Thursday, March 25, 2010
For anyone that hasn’t seen Jurassic Park you are missing out. It is Spielberg at his blockbuster best. The film is iconic proof that you can make a good adaptation of a great novel, maintain action and suspense without sacrificing character and story and even appeal to kids and adults alike. It has style, great direction and even moved the art of special effects forward.
Jurassic Park is the amusement park of the twentieth century and after an unfortunate accident creator John Hammond needs to get experts in the field to sign off on his park so he can convince his investors to move forward with funding. When archeologists Alan Grant, Ellie Sattler & chaotician Ian Malcolm arrive they are treated to the parks true wonder – Hammond and his scientists have found a way to clone dinosaurs and have them on display in his private island theme park. However, when the Grant, Sattler and Malcolm are sent on a tour of the park with Hammond’s lawyer and grandchildren something goes terribly wrong and the dinosaurs begin to overrun the park and turn the tables on the humans that recreated them.
This plot line is a perfect example of how to stay faithful to the source material yet make it work for film. If you have ever read the novel Jurassic Park is based on I think you will agree that the film is different in a lot of ways, yet somehow a faithful film. What Spielberg and crew managed to do was take all of the wonder, science and human interest from the book to the screen and keep the central dilemma – man vs. nature.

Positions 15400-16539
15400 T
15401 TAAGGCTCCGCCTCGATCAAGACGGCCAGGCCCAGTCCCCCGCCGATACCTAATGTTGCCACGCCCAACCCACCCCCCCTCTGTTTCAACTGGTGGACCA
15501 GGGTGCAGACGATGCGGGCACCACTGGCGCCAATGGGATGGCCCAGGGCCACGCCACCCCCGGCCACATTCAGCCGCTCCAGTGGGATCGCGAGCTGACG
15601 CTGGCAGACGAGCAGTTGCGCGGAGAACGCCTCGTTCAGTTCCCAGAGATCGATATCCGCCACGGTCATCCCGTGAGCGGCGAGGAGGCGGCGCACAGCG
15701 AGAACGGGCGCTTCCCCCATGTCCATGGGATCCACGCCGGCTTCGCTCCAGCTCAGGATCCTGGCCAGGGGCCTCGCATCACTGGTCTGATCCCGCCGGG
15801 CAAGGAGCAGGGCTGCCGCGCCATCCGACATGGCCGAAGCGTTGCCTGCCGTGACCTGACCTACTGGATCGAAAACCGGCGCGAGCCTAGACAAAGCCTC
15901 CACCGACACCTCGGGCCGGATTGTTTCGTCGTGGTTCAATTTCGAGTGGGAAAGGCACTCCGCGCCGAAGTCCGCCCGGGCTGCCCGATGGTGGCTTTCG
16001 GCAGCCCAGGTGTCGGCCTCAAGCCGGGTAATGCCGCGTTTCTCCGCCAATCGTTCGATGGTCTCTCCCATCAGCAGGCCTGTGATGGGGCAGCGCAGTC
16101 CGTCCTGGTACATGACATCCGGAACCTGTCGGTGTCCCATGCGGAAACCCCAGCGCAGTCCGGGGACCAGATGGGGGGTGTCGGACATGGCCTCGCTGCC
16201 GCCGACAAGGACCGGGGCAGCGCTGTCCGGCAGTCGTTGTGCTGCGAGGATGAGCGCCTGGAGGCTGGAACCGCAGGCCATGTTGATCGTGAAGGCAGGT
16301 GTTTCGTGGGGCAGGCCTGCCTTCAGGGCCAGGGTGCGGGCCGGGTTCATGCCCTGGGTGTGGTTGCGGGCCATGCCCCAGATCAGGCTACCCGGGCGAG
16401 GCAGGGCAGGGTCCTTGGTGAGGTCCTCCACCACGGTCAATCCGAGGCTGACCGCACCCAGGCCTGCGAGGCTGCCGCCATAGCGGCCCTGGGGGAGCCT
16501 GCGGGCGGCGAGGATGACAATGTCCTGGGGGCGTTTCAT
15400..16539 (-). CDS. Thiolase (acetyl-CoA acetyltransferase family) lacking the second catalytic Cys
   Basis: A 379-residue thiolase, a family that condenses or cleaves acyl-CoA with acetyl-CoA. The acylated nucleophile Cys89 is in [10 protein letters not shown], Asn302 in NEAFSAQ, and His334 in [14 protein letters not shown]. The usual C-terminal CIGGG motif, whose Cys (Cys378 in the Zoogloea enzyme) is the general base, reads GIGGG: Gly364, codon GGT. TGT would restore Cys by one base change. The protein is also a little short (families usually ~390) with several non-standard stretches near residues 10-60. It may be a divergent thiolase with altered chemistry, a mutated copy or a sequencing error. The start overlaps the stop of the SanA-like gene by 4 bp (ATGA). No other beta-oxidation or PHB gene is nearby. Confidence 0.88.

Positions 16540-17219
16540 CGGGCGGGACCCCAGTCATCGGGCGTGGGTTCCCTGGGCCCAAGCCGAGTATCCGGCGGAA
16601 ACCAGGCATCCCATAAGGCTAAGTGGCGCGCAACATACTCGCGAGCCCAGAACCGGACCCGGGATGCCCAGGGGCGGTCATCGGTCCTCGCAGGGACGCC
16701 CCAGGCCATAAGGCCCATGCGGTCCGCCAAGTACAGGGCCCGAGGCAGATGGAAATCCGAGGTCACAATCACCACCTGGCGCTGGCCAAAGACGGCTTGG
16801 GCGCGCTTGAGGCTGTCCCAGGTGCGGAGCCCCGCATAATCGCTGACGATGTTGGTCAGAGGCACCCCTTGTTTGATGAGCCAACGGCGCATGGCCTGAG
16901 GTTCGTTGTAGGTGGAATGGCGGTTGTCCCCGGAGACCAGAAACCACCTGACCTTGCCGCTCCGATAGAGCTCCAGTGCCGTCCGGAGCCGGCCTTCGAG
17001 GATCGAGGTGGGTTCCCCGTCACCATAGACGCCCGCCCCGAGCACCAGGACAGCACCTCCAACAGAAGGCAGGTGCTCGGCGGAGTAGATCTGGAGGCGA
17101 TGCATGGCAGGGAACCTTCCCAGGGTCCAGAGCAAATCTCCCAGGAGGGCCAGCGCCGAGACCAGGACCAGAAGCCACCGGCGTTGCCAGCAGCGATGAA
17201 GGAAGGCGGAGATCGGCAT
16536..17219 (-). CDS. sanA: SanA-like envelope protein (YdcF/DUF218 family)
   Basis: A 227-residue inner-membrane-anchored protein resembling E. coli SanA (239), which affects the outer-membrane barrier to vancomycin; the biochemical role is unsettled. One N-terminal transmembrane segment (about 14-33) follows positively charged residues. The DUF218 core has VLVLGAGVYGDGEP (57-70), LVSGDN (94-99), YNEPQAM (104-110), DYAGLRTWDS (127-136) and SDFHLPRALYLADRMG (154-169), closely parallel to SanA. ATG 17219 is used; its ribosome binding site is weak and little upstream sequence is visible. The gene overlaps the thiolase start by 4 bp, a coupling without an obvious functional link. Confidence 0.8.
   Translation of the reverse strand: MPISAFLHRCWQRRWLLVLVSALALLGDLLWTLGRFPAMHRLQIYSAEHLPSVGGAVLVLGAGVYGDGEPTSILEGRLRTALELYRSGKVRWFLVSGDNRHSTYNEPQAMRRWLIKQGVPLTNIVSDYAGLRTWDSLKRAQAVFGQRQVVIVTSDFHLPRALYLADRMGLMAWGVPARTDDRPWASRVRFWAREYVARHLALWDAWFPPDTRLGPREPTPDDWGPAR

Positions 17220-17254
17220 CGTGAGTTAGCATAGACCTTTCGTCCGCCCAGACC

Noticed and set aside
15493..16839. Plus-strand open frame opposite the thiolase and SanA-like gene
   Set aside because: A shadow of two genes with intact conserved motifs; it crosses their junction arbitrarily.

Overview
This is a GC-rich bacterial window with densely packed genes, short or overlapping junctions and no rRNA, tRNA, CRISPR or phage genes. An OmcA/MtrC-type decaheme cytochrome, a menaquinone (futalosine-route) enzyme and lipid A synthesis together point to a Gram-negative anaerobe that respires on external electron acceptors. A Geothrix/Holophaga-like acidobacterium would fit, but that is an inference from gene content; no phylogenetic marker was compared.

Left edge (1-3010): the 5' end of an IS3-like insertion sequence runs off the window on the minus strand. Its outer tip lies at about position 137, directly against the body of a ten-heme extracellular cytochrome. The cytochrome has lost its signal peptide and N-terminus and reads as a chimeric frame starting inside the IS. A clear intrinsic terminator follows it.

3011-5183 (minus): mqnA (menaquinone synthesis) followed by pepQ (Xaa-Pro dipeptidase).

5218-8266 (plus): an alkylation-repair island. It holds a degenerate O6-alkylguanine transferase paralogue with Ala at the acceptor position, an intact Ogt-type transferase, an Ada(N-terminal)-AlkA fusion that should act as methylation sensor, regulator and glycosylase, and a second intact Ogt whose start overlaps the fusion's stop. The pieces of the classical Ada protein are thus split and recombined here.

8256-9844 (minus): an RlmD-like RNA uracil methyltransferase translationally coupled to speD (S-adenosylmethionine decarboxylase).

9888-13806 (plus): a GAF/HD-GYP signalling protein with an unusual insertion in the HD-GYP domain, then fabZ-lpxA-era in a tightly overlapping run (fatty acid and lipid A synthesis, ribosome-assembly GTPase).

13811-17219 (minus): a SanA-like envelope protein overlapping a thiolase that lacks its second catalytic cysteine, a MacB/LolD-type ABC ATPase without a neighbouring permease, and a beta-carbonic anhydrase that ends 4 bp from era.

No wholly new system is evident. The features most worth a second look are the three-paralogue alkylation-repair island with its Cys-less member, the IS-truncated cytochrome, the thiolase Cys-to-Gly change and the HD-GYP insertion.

Part of what works so well about the film is that Spielberg made the film to be exactly what it should be – a monster movie. This is a story about science, nature and chaos, but more than anything this is a modern Frankenstein; man became too ambitious and tried to create life and now must deal with what happens when these creatures turn on them. The monsters are scary, but every character knows the events that are occurring are simply the nature of the beast.
I wish that the follow-ups to Jurassic Park were as good as the original, but sadly Spielberg’s first is the crown-jewel of the three film franchise. Even though he directed the second and some pretty cool elements are in there, nothing can hold a candle to the first foray into the world of Jurassic Park.
Director: Steven Spielberg
Writing: Michael Crichton & David Koepp
Dr. Alan Grant: Sam Neill
Dr. Ellie Sattler: Laura Dern
Dr. Ian Malcolm: Jeff Goldblum
John Hammond: Richard Attenborough
Robert Muldoon: Richard Peck
Gennaro: Martin Ferrero
Tim Murphy: Joseph Mazzello
Lex Murphy: Ariana Richards
Ray Arnold: Samuel L. Jackson
Dennis Nedry: Wayne Knight
John Hammond: Dr. Grant... if there's one person here who can appreciate what I'm trying to do.
Dr. Alan Grant: The world is changing so fast, and we're all running to catch up. I don't want to jump to any conclusions, but look. Dinosaurs and man... two species separated by 65 million years of evolution, have suddenly been thrown into the mix together. How can we possibly have the slightest idea of what to expect?
John Hammond: I don't believe it! Hah! I don't believe it! You're supposed to come here and defend me against these characters and the only one I've got on my side is the bloodsucking lawyer!
Gennaro: Thank you.